from the USA to the UK, but Customs officials here say that it also


calls on the other direction. This they seized in the post, it is


synthetic methamphetamine and synthetic cannabis, packaged up and


sent by the Royal Mail. The crime agency says that it works closely


with the Royal Mail. They think that they might be doing online shopping,


they are wrong. They are committing crimes, they are working with


illegal drugs, they are fuelling the illegal drug trade. It may take some


time, they may be difficult to get at, but that does not mean that they


are out of our reach. But it does seem like more people like Sam will


continue to buy the drugs hidden in the dark net.


Now to some extraordinary images from Brazil.


A group of previously undiscovered indigenous people from the Amazon


has come face to face with a settled community of villagers for the first


time in the Brazilian state of Acre, according to authorities.


Experts believe the tribesmen may have left the safety of their tribe


owing to threats posed by illegal loggers or drug traffickers.


This is the moment it is believed an isolated tribe from the Amazon made


its first contact with the outside world. The meeting happened a month


ago. But the video was only released this week by the Brazilian


government. Seven indigenous young men made contact with the settled


community in this state of area Mack, near the border with police.


-- near the state of Acre. The men were filmed and warned not to take


anything for fear that they might fall ill. But they still took tools


and clothes. The group was already carrying objects. It is believed to


be had taken them from other villages. They retreated into the


forest and returned the next day. Coughing and sneezing, they had to


be treated for a cold. By choice, and contacted indigenous groups


don't normally reach out to people outside their trades, that is why


experts say that these men could possibly be looking for help. Some


speculate that team-mate have crossed -- that they might have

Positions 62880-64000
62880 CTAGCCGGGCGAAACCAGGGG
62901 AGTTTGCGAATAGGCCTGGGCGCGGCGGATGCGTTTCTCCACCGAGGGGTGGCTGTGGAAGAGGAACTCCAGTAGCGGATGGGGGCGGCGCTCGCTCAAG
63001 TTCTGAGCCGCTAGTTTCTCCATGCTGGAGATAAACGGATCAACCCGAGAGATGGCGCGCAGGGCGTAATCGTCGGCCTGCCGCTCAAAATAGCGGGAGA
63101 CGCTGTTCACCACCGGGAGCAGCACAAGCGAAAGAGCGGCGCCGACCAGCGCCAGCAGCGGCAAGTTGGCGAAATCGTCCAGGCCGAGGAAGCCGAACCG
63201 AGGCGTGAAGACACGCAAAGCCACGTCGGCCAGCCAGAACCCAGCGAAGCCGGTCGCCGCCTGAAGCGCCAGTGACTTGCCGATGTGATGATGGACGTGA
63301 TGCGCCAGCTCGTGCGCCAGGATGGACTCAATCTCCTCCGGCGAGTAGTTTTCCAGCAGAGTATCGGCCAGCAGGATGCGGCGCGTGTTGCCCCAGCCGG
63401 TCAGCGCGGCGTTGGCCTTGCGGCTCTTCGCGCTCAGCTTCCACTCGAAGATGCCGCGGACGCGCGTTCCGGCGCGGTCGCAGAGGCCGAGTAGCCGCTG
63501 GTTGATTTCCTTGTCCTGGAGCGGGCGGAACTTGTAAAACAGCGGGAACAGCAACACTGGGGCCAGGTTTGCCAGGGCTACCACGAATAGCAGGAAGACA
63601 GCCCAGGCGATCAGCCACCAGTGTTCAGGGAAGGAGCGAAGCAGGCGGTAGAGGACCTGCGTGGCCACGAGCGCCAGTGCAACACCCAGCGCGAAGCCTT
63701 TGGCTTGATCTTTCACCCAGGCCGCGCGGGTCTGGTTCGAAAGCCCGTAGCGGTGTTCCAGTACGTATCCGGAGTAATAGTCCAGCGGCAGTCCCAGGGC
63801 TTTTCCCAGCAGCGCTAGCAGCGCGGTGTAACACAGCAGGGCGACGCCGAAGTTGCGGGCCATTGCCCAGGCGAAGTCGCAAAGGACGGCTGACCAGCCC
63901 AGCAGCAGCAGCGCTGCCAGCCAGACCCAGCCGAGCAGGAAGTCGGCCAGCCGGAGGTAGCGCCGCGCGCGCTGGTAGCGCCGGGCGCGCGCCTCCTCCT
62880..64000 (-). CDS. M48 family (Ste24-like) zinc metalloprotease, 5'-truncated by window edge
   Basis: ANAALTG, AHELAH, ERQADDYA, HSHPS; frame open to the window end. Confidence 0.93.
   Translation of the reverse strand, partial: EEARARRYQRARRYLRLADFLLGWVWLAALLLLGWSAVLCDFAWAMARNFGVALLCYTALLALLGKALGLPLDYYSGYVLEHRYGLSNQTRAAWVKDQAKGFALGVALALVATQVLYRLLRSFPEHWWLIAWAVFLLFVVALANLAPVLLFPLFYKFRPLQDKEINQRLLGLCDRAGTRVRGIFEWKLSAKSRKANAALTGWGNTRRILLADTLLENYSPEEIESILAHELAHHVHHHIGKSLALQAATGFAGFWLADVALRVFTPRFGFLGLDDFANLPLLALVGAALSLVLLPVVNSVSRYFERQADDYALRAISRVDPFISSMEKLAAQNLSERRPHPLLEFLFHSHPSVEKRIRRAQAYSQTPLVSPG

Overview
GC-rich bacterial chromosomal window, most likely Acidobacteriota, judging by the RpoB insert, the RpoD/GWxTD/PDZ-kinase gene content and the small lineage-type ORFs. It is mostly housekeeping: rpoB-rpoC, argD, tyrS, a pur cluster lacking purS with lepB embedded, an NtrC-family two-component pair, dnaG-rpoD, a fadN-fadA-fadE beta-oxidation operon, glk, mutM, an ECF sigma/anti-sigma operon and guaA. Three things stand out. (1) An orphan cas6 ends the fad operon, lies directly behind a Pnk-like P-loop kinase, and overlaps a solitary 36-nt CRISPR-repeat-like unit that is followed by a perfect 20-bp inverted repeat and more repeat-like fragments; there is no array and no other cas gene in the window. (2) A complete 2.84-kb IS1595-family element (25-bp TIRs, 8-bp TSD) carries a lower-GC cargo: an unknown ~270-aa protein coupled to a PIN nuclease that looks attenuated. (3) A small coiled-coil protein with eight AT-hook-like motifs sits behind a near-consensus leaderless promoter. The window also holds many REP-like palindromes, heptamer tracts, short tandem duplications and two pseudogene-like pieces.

crossed the border from Peru under pressure from drug dealers or other


groups. Paris is not known for its wildlife,


but it very soon could be - The gardens of the Louvre Museum


have become infested by rats. And this real-life Ratatouille story


is less than a hit Elegant and scenic, what is not to


like about picture perfect Paris? This year's hot weather has brought


tourists and Parisien 's eight India droves -- Rizzi ins. -- tourist and


Parisiens out in the droves. TRANSLATION: There are a lot of


people who come here for a picnic and they leave leftovers. I think it


attracts them. I do not normally see rats. Real rats are not very good.


No, they are not, and that is why they exterminate us have been


brought in, but the task is proving difficult. There are lots of places


to duck and dive and the rats have been getting a helping hand from


some animal lovers. They have been digging up the poison and even


feeding them water. Some believe that it is the Ratatouille effect,


the story about the rat who wins over Paris with his food. But this


is another matter. They are no MS! Re-manger of --


recap of the main news. The Pentagon has said that the


conflict in Gaza has been killing and wounding to many civilians. The


White House said that Israel's shelling of the United Nations


school sheltering Palestinian civilians was totally indefensible


and an acceptable. Next, the weather, but from me and


the rest of the team, goodbye. Hello. There will be some thundery


showers rumbling around this evening and then it turns a little bit


quieter. One night, followed by another day of sunny spells and


showers, but cloud will gather towards the West. We